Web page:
Sunday, January 18, 2009


As we tighten our belts at home and abroad, we are all accountable for the burden of national debt we pass along to future generations. Local and international relief efforts for the poor are also feeling the pinch, which makes the search for ways to heal our broken economy a humanitarian effort.

Although medical profits continue to soar, there have been rumblings lately that the next "industry" to show up in Washington hat-in-hand will be medicine ("Disappearing Credit Forces Hospitals to Delay Improvements," Reed Abelson, New York Times, October 14, 2008). Meanwhile, evidence abounds that an increasing portion of our tax dollars that fund Medicare and Medicaid are the most lucrative revenue stream for the medical industry, and a large portion of those expenditures are going toward unnecessary, even harmful surgeries, not unquestionably-needed emergency care.

Any savings to be realized, without causing more people to become disadvantaged, must be embraced immediately. So-called port barrel federal expenses, and those that can be revealed to cause more damage than good, must be the first to go.

A staggering number of surgeries have been proven in study after study to be medically unwarranted and cause more harm than good. Rob Stein of The Washington Post reports, "One of the most common surgical procedures performed in the United States - arthroscopy to treat arthritis in the knee - is useless, researchers reported yesterday." So let's take a look at the two most over-utilized, most commonly performed surgeries in America - cesarean sections and hysterectomies.

When a doctor and a hospital get involved in the natural process of childbirth, time is money. "Spontaneous deliveries," as they are often referred to (where there is no surgical intervention), are time-consuming for doctors. In rare instances, such as when the placenta happens to block its own exit by attaching to the uterine wall close to or covering the cervix (placenta previa), C-section may be lifesaving for both baby and mother. Also, when the placenta does not detach from the uterine wall (placenta accreta), sometimes a hysterectomy is the only way of saving the mother's life. But placenta previa can often be managed conservatively and occurs in only 1 in 200 pregnancies. Placenta accreta occurs in only 1 in 2,500 pregnancies. Combined, they account for only one half of one percent of C-sections, which means that as many as 99% of C-sections may be medically unwarranted.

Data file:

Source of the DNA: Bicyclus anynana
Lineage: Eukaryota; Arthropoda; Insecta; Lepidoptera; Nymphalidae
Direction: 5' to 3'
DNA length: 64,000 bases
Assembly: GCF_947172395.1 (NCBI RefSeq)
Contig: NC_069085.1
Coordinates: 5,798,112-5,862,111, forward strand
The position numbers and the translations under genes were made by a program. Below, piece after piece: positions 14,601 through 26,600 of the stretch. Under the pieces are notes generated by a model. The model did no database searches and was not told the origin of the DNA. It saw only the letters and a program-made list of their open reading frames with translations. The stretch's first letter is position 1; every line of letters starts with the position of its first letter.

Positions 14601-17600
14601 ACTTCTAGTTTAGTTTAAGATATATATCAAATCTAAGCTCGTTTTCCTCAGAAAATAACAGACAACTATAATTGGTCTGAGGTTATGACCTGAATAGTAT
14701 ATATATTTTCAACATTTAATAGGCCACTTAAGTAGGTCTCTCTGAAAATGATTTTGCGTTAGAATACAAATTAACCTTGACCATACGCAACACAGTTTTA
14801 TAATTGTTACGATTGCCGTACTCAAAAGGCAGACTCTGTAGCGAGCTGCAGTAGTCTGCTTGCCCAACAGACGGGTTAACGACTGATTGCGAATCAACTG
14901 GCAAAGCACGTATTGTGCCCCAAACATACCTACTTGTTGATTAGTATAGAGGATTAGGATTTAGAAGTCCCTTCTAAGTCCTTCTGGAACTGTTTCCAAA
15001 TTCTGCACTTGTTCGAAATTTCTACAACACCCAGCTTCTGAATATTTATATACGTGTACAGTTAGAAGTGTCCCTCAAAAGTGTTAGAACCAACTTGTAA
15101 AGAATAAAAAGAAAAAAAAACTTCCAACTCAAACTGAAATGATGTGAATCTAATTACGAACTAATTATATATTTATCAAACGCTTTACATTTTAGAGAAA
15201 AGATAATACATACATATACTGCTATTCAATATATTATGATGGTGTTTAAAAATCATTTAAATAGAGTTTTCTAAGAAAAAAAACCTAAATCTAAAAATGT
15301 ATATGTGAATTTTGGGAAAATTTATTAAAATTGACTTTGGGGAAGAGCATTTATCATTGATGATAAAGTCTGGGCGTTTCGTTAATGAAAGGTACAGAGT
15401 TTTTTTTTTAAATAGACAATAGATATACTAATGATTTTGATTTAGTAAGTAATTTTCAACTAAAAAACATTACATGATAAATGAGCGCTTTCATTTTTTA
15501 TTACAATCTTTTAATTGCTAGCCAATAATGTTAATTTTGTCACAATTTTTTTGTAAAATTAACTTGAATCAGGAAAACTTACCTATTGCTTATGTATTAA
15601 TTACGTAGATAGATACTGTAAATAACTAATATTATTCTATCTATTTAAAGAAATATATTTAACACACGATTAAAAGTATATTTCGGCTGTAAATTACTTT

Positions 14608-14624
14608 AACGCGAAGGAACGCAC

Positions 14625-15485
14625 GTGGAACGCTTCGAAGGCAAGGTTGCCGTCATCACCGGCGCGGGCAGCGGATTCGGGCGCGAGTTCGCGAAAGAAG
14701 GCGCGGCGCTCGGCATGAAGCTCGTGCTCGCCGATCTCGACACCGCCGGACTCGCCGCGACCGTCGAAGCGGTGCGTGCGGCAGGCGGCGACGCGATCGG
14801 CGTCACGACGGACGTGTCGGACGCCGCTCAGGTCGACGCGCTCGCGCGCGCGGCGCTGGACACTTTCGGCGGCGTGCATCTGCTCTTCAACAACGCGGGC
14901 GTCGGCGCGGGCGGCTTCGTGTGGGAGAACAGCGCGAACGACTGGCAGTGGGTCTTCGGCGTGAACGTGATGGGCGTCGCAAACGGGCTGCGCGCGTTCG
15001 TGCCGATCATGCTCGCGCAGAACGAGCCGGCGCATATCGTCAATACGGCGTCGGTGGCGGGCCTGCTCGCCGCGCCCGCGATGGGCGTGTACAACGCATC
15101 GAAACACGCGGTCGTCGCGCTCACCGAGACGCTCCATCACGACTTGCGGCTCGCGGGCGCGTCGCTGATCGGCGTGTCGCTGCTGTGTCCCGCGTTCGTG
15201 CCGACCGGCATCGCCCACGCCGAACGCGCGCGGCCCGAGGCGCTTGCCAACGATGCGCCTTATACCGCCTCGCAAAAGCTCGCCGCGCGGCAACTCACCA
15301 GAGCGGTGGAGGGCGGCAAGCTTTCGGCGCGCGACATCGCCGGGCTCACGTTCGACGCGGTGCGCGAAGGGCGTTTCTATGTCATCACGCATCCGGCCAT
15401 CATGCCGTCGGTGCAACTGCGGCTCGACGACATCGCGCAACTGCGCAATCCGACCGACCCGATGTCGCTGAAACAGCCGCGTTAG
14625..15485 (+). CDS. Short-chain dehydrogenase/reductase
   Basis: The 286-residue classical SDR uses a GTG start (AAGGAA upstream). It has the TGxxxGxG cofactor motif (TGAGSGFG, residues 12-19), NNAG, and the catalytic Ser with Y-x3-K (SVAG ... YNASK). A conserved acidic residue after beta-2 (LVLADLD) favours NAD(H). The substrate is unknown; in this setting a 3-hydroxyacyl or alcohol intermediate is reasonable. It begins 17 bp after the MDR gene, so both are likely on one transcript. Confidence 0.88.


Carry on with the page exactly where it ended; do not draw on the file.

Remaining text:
A study published in the New England Journal of Medicine reports that nearly 1/3 of all births in the U.S. are surgical, with up to a four-times higher risk of complications ("Caesarean Section Before 39th Week Poses Extra Risk, Study Finds," January 7, 2009.) Judith Reichman of NBC News reports that more than 30% of the 4.3 million U.S. births each year are surgical deliveries. However, Dr. Mayer Eisenstein, an ardent advocate of home birth and the founder of Homefirst Health Services in Chicago, reports that Homefirst's C-section rate is only 4.1%.

Depending on the severity of C-section complications, each surgical delivery taxes Americans anywhere between $2,000 and $200,000, in addition to the cost of an in-hospital birth. As reported by Rita Rubin in the January 7, 2007 USA Today, "The average initial hospital cost of a planned C-section for a first-time mother was 76% higher than that for a planned vaginal birth." A conservative estimate of C-section expenses burdening American families would top $3 billion each year for additional doctor and hospital charges alone.

As for hysterectomy, Ashley Montagu wrote in his book The Natural Superiority of Women about a House of Representatives subcommittee investigating the incidence of unnecessary hysterectomy. "Various sources," he writes, "put the percentage of unnecessary hysterectomies anywhere between 24 and 88 percent." Findings from more than 850,000 counseling sessions at the HERS Foundation in Philadelphia puts the percentage of hysterectomies that could be avoided with conservative treatment (or no treatment at all), at about 98%.